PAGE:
What is a yurt?… the short answer
The modern yurt in the UK has evolved mainly from the Mongolian ger, a nomadic roundhouse that reindeer farmers have used for thousands of years as a home that can be dismantled and transported easily following the migration of their grazing herds and the Turkic (or bentwood) yurt that uses steam bent roof poles to create higher walls and a steeper roof pitch and more commonly found in the West of Central Asia. The round shape of the yurt makes it the perfect structure to deflect wind from any direction and keep the family warm inside. Even today in the 21st century, yurt villages are commonly found in outlying areas of Ulaanbaatar (more familiar to us as Ulan Bator and the coldest capital city in the World) and many other large communities in Mongolia and elsewhere throughout Central Asia.
The Yurt of Today
Today in the UK, we’ve taken that ancient design and developed it to suit our climate and modern requirements. The result is a fabulous, versatile structure we use for so many purposes from a low impact eco home to a glamorous and glittering wedding or event setting. Yurts have become especially popular with crafters and hobbyists as the basic materials for the frame can be sourced from most local woodlands and a coppiced yurt can be made from all manner of local woods from ash to hazel, chestnut and even oak.
The lack of good wood is a problem for Mongolian yurt makers and the wood can be lightweight and flimsy whereas we’re spoiled for choice with our climate and range of quality hard and soft woods. In our workshop we’ve chosen to build our yurts using ash and oak, two woods that go beautifully together and show off their individual features really well.
Our yurt hire business starts in the woods surrounding our workshop where we source our basic materials and begin the time consuming process of turning the felled timber into a beautiful finished yurt. Whether it’s for a wedding, a great party or a luxury glamping experience, each and every one of our yurts is a celebration of the craftsmanship and the many hundreds of hours that go into the making of each of them. Although we do occasionally sell our yurts, we’re much happier keeping them and thinking up useful ways of having them gainfully employed!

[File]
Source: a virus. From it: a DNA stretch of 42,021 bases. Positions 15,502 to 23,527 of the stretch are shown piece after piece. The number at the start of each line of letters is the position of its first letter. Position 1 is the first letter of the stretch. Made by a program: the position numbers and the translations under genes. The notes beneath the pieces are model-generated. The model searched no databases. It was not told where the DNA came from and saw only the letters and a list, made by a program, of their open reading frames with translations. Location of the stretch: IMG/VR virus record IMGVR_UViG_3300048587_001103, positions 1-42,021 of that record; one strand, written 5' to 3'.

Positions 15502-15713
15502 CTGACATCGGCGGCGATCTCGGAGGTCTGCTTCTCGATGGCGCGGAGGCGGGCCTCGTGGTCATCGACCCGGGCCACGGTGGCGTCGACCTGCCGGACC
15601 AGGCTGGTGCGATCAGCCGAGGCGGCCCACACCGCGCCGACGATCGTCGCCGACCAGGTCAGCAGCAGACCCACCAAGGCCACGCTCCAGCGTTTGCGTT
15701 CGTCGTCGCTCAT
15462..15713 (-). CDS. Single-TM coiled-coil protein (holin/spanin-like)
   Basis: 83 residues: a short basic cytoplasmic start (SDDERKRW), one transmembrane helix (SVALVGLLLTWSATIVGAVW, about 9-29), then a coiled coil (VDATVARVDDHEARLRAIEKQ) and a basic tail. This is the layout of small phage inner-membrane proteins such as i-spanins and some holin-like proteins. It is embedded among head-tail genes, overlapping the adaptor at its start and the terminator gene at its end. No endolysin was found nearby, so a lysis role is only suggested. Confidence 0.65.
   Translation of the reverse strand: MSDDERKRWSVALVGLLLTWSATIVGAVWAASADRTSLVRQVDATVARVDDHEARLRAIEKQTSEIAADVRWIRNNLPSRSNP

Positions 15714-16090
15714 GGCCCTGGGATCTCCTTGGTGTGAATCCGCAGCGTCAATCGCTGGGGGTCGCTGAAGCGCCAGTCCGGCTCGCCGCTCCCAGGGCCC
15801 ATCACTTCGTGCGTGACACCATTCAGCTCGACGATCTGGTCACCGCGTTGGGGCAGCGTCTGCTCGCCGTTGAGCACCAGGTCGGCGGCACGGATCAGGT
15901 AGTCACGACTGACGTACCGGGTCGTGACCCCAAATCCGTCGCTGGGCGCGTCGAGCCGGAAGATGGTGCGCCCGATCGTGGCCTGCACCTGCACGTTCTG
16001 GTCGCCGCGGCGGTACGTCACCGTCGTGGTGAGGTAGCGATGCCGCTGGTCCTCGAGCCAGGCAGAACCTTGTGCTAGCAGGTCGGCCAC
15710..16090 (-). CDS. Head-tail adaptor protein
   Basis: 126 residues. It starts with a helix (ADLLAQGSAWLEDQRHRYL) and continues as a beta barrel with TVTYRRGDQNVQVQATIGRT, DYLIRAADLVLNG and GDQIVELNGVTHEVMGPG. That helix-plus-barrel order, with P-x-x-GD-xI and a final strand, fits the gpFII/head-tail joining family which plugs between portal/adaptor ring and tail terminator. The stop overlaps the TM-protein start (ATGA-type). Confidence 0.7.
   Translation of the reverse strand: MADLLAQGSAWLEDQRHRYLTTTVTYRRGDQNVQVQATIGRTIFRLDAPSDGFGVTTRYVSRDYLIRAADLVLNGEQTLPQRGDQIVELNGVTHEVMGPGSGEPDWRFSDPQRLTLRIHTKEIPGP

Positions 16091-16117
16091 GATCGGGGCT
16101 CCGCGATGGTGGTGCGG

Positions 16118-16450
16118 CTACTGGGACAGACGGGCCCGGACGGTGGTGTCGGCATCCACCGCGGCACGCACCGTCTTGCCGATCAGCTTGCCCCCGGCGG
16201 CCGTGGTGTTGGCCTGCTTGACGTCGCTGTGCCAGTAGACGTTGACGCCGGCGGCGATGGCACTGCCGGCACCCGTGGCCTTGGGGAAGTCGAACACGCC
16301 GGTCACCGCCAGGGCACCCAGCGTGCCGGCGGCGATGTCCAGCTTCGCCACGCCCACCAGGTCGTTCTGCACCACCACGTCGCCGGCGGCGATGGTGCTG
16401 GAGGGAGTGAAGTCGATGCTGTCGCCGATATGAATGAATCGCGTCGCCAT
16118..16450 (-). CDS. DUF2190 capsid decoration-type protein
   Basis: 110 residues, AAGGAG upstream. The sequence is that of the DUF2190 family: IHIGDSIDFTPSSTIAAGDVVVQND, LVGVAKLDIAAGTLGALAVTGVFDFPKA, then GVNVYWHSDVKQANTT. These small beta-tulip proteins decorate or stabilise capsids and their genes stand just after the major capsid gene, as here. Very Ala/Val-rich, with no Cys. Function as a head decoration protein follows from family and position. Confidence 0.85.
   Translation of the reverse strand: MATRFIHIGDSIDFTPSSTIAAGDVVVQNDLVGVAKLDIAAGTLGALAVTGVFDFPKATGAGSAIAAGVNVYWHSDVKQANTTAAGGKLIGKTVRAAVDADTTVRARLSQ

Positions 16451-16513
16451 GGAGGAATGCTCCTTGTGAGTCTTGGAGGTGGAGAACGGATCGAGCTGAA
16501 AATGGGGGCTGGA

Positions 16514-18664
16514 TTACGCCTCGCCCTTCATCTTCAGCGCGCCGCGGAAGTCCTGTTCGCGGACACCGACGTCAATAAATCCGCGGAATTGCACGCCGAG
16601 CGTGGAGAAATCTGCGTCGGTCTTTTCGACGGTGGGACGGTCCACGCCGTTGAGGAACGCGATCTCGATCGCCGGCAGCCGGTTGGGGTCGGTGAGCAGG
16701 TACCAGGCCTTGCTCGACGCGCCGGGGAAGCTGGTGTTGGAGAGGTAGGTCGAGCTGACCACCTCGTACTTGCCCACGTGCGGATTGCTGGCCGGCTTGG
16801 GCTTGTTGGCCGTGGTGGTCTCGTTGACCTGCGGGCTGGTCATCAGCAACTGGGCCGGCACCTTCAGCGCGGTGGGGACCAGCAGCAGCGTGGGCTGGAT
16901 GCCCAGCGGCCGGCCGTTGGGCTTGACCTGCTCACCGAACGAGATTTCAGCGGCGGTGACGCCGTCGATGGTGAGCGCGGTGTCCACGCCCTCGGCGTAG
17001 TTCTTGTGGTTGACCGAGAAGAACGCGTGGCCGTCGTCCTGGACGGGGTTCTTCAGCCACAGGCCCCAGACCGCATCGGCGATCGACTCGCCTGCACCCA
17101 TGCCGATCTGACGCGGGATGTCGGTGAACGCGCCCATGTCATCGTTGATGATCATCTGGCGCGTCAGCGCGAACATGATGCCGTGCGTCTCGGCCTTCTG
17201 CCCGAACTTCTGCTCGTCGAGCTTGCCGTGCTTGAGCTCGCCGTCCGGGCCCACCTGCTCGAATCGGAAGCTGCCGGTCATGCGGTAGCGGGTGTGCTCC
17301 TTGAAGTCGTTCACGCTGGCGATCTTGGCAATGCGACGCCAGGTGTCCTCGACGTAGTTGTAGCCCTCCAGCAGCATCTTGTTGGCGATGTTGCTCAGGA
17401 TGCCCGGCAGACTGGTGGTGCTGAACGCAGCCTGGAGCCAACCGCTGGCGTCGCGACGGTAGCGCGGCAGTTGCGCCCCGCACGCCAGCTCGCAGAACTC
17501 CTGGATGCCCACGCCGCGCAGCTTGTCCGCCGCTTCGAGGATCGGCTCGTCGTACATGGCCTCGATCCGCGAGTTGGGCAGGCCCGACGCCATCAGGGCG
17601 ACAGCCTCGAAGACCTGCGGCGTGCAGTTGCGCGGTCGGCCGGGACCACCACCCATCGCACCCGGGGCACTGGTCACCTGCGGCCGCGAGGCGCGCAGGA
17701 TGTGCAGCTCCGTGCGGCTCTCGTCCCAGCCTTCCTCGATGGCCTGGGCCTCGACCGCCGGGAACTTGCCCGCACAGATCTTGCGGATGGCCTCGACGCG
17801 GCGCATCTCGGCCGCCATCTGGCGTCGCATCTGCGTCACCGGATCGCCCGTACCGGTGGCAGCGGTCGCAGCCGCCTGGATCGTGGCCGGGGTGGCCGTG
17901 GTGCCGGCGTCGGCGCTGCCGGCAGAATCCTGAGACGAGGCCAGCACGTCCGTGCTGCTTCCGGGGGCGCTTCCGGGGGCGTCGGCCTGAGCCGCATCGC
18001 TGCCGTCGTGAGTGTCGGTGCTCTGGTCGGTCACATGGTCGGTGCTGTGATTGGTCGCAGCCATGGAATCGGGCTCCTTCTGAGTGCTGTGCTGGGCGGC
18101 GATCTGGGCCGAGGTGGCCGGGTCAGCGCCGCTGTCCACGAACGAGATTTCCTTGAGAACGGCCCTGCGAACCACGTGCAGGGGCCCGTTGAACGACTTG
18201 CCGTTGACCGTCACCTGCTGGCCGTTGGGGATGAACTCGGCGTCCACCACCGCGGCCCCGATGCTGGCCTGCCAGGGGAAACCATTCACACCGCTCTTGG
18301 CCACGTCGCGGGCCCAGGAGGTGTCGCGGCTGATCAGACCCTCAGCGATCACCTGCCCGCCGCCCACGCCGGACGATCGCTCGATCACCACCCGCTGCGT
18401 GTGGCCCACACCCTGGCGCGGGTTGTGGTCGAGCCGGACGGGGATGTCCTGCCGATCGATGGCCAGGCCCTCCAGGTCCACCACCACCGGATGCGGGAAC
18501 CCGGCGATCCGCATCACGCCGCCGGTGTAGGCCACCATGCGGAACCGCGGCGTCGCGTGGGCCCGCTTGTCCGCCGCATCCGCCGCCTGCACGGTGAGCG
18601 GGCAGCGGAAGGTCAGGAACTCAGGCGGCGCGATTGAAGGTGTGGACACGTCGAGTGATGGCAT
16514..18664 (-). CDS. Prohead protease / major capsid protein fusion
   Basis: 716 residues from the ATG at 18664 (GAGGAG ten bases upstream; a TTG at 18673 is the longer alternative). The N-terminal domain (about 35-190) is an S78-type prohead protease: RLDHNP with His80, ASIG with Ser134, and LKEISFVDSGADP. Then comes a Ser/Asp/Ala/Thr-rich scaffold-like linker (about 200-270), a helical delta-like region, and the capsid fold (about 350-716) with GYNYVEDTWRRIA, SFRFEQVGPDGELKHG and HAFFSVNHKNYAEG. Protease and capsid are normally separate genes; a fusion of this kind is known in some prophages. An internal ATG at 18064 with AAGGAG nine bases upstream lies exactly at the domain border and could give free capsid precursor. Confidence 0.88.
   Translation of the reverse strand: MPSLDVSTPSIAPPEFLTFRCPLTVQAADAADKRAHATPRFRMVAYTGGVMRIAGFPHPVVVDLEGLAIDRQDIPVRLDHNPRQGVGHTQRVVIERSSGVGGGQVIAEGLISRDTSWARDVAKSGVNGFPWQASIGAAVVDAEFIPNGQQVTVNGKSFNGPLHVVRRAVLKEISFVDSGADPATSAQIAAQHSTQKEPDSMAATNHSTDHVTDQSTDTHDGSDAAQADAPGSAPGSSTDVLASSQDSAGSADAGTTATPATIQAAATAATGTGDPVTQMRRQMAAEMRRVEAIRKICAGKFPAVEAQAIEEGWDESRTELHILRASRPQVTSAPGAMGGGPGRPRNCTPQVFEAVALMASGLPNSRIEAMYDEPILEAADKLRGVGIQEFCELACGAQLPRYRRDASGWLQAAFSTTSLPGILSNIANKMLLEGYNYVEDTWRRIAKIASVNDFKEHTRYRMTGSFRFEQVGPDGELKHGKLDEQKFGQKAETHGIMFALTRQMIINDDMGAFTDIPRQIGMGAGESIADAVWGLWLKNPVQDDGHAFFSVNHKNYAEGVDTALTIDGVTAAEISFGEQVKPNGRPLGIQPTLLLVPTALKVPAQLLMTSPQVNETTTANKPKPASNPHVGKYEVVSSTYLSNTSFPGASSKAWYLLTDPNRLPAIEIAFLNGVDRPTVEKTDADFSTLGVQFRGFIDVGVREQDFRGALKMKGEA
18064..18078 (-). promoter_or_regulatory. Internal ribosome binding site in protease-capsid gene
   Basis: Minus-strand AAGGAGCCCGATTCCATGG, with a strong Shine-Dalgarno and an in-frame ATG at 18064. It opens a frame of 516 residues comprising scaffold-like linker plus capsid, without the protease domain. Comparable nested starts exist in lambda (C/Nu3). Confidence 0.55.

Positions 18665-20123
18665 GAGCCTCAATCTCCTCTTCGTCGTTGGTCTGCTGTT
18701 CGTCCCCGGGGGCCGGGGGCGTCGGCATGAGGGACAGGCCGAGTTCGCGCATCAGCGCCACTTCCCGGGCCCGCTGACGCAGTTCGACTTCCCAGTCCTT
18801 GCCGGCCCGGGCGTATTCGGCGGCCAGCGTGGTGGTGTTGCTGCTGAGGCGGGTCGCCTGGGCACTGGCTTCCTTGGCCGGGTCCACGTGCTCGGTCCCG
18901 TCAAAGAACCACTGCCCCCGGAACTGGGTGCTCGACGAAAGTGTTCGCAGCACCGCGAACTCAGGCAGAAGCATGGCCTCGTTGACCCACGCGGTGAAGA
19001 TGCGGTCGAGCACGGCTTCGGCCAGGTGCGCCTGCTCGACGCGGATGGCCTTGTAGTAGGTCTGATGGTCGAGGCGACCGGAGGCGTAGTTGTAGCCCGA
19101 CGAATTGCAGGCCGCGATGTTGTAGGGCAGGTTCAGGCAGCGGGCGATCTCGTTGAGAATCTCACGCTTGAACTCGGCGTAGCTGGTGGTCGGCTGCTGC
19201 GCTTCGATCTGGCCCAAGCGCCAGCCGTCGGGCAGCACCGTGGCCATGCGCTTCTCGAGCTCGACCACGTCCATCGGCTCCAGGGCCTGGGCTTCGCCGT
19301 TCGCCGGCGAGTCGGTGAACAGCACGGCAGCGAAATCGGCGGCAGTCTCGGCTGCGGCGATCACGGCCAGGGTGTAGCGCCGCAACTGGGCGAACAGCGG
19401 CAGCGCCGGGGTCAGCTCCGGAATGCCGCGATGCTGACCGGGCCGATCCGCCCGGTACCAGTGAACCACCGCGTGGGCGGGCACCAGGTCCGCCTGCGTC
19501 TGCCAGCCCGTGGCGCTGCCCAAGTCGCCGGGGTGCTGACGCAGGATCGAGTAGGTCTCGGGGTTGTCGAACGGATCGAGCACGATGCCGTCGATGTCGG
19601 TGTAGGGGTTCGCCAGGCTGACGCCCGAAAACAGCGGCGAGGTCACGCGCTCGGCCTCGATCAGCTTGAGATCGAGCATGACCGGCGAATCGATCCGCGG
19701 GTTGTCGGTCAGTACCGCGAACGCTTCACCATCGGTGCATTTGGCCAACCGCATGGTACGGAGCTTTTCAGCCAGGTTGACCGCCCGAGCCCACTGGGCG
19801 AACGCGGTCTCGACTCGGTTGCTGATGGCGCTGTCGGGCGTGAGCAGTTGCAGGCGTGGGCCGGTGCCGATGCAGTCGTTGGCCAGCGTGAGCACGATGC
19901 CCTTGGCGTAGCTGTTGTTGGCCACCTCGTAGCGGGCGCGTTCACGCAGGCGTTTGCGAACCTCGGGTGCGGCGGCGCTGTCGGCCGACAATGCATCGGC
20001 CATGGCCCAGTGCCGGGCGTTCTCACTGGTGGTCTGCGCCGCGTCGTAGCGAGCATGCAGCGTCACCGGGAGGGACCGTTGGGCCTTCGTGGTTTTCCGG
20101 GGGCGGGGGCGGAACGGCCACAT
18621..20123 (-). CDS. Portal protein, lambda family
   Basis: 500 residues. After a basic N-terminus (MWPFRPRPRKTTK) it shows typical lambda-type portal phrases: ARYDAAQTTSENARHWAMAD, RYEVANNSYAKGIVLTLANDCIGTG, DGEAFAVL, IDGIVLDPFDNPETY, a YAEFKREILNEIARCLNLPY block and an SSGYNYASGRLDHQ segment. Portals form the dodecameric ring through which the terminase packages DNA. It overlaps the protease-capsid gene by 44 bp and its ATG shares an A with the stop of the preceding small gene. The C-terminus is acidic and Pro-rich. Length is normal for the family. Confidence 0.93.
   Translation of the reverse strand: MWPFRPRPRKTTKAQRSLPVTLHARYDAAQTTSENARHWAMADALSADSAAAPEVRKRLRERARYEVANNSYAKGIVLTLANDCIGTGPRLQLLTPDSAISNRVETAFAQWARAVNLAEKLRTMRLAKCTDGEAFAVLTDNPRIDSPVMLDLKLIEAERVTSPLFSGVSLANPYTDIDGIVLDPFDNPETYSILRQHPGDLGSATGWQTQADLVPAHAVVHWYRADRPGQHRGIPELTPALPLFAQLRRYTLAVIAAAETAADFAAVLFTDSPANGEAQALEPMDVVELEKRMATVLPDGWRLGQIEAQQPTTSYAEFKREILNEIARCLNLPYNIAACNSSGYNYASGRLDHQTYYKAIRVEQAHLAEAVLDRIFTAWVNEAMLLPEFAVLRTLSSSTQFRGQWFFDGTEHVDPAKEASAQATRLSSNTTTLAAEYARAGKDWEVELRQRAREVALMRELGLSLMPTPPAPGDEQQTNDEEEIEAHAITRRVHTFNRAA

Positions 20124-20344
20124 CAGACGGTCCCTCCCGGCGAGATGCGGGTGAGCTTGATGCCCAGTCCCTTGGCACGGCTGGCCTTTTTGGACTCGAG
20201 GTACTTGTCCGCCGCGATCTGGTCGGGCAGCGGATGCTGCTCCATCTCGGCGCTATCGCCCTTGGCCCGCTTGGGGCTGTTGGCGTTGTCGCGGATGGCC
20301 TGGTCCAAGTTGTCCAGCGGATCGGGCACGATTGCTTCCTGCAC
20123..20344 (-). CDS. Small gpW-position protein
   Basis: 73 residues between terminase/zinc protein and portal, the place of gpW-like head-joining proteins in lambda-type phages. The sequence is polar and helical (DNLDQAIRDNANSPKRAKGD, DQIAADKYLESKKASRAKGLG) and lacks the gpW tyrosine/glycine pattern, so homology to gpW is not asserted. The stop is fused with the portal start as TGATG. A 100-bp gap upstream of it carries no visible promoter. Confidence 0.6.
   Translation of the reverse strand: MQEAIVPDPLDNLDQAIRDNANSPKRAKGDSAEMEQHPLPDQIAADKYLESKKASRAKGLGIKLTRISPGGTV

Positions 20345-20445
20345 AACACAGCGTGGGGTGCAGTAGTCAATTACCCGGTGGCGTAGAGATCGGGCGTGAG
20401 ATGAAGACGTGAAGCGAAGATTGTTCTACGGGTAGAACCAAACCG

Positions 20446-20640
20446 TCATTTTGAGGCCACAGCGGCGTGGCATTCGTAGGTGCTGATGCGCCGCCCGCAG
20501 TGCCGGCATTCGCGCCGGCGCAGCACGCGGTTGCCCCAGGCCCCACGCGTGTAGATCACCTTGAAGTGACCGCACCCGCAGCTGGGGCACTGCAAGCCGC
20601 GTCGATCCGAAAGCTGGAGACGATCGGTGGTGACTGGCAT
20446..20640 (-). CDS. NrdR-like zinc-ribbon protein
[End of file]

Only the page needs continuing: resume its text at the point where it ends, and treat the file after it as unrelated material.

Creating the Wall Trellis
The wall trellis for all our yurts usually comprises of three or four interlocking sections which form the circle when attached to the door and our ash trellis is steam bent to follow the shape necessary to form a smooth curve and fold neatly down afterwards…when you’re out on the road putting up and taking down yurts every day, you need a yurt that is robust enough to withstand a lifetime of use… something that a well made yurt has done for centuries.
The Knotting Process
Once they’ve had time to dry out, it’s into the workshop to be sanded down, topped and tailed and holes drilled ready to be all hand knotted together. The knotting process can seem never ending as the trellis gradually gets longer and longer, it’s time consuming and sometimes quite laborious but each of our yurts is hand crafted from start to finish and although we’ve seen wall trellis knitted together with all sorts of things from plastic tie clips and plastic string to nuts and bolts, we prefer our old fashioned methods and the result it produces.